MetLife’s challenge to its designation as a systemically important financial institution (SIFI) is “meritless” and should be dismissed, the Department of Justice (DOJ) argues in a filing in Federal Court in Washington, D.C.
DOJ lawyers filed the brief in a case being heard by Judge Rosemary M. Collyer.
MetLife brought the case against the Financial Stability Oversight Council in January. It argues that it is a mere insurance company and that its activities pose no threat to the U.S. financial system.
The DOJ brief on behalf of the FSOC contends in strong terms that the FSOC acted appropriately in designating MetLife as a SIFI. MetLife is more than an insurance company, the DOJ brief argues.
“Moreover, MetLife’s complaints, if accepted, would frustrate the express statutory purpose of the Council: to address potential risks to financial stability posed by the distress of certain companies before that distress occurs and poses an imminent, grave threat to the nation’s economy,” the brief contends.
The brief also says that, in addition to MetLife’s institutional and capital markets products and activities, the FSOC identified a second source of “potential liquidity strain,” explaining that “MetLife’s retail insurance and annuity products that entitle policyholders to obtain cash from MetLife.”
The brief was filed late Thursday by the DOJ on behalf of the FSOC. A redacted version of the FSOC filing was released late Monday by the DOJ.
The brief also takes on MetLife’s arguments that the voting member of the FSOC with insurance expertise, plus the non-voting members appointed by the National Association of Insurance Commissioners (NAIC) are not the only participants in FSOC discussions with insurance expertise.
MetLife “incorrectly characterizes the dissenting independent member as the only voting member of the FSOC with relevant expertise to evaluate the potential effects of MetLife’s material financial distress,” the brief said in a footnote.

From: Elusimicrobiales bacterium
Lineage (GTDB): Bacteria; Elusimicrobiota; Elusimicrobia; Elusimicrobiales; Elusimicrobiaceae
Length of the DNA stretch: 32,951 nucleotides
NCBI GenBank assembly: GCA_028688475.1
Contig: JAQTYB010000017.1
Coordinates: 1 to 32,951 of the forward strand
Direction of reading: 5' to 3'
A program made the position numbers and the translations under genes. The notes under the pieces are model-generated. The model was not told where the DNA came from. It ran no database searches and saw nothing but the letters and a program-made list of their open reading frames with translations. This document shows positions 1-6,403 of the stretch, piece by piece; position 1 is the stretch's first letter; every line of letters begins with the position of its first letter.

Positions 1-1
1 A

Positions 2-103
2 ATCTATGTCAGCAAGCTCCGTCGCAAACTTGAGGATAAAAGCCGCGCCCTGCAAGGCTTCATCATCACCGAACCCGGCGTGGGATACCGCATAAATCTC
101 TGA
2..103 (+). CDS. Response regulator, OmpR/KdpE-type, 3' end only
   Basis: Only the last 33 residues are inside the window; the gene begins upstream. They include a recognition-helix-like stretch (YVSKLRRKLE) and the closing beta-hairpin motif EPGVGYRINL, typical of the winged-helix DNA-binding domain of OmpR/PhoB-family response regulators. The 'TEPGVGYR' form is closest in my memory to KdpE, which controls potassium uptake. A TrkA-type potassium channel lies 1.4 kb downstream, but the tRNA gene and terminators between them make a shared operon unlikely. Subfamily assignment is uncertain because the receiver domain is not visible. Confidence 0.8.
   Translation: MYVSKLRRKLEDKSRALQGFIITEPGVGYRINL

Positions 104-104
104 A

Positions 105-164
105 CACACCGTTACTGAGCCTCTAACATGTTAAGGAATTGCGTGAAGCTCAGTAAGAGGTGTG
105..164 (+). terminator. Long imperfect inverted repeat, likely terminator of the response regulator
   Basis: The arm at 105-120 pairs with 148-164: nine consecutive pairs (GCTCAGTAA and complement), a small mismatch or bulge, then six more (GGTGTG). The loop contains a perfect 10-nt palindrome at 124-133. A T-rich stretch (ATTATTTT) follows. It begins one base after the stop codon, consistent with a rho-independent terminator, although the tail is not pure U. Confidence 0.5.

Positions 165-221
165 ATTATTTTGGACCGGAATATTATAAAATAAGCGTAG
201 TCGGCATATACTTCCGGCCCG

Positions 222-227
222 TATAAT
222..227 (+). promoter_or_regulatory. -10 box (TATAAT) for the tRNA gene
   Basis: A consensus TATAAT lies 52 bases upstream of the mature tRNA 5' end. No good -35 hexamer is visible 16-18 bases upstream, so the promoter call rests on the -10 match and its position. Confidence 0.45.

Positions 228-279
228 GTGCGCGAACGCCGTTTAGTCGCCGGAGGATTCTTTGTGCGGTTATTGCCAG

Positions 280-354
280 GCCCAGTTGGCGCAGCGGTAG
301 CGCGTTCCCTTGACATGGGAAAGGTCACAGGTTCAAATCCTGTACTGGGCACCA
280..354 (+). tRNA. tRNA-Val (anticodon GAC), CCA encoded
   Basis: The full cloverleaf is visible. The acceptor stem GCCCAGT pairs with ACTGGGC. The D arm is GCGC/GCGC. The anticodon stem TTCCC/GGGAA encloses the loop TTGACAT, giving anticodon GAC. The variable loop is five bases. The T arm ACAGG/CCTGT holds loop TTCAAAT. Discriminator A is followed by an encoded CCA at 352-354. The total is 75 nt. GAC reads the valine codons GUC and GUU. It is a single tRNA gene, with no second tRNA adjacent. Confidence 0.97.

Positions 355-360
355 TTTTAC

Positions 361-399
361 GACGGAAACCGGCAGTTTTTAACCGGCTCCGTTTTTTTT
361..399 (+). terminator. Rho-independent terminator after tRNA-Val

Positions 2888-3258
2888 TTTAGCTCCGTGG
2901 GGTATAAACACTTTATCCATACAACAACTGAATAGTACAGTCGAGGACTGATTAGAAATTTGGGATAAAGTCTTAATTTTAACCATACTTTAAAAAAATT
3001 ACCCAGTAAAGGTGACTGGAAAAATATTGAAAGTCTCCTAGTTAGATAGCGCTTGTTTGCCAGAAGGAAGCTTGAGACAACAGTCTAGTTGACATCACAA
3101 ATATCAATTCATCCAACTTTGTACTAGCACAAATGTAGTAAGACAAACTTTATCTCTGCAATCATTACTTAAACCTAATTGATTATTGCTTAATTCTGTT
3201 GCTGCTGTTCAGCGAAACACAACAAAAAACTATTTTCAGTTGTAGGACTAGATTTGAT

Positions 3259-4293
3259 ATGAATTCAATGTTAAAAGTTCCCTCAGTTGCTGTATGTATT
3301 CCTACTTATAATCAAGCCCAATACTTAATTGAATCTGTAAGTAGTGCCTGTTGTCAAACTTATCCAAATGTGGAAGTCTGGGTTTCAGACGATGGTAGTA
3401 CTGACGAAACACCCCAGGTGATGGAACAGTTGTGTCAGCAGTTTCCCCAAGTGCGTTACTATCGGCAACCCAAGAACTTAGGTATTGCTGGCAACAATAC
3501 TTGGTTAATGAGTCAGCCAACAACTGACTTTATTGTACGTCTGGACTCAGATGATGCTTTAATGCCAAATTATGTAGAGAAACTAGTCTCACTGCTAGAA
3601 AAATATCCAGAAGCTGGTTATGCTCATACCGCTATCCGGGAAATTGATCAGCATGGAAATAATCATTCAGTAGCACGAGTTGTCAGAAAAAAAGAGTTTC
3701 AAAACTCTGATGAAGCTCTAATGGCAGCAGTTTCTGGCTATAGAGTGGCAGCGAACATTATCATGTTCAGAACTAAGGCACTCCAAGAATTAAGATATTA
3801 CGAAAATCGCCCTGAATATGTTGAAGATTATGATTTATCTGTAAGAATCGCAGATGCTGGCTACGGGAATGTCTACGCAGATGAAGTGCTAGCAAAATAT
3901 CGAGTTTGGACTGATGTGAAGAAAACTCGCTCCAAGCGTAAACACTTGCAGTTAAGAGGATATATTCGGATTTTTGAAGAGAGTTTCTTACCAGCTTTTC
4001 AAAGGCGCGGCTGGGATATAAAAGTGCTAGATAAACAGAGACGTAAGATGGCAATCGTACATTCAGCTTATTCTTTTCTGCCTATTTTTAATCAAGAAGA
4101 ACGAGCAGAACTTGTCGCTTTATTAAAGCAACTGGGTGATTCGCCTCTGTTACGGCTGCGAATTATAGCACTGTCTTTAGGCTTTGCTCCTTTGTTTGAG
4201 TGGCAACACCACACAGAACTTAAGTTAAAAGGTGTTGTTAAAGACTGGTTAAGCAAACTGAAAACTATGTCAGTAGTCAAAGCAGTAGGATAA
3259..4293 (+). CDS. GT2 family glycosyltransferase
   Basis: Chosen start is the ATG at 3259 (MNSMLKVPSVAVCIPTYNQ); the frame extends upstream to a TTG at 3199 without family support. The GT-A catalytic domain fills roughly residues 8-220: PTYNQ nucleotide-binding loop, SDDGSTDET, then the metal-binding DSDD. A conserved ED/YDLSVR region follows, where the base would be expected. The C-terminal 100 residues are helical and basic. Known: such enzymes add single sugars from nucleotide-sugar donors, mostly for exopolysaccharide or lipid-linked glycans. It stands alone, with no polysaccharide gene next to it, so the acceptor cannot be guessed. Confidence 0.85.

“The members of the FSOC have broad and deep expertise in economic, financial, and market issues across the financial system, including in insurance,” the brief says.
As one example, the Federal Reserve is responsible for the consolidated supervision of financial holding companies with insurance affiliates, it says. “In addition, Dodd–Frank established the Federal Insurance Office (FIO) within the Treasury Department with authorities including identifying insurance regulatory issues that could contribute to a systemic crisis in the U.S. financial system,” the filing says.
Moreover, the director of the FIO is responsible for advising the Treasury Secretary on major domestic insurance policy issues and serves in an advisory capacity on the FSOC, the filing says.
The filing explains that MetLife’s “life insurance activities alone did not lead to its designation.”
Rather, the filing sasays that the FSOC found that MetLife engages in complex financial transactions and capital markets activities which, in a distress situation, “not only could expose other major market participants to substantial losses, but could also put cash strains on the company, requiring it to sell assets at a scale and speed that could impair or freeze up broader financial markets.”
The briefing said that, “Because MetLife is a significant, active participant in the U.S. financial system, and because it is significantly interconnected with other financial companies through its institutional and capital markets activities and insurance products, the FSOC concluded that material financial distress at MetLife could impair financial markets so severely as to inflict broader damage on the United States economy.”
The brief said the FSOC’s conclusions were based on detailed financial analyses and “its considered expertise and predictive judgments about risks to the financial system as a whole.”
The next step in the process is MetLife’s reply to the government brief.
According to a March filing, a court decision on whether MetLife’s designation as a SIFI will be sustained is “unlikely to occur before the first few months of 2016."
In fact, a court hearing on the MetLife challenge to its designation is unlikely to occur before October or November, the March filing said.
InsuranceNewsNet Washington Bureau Chief Arthur D. Postal has covered regulatory and legislative issues for more than 30 years. He can be reached at email@example.com.
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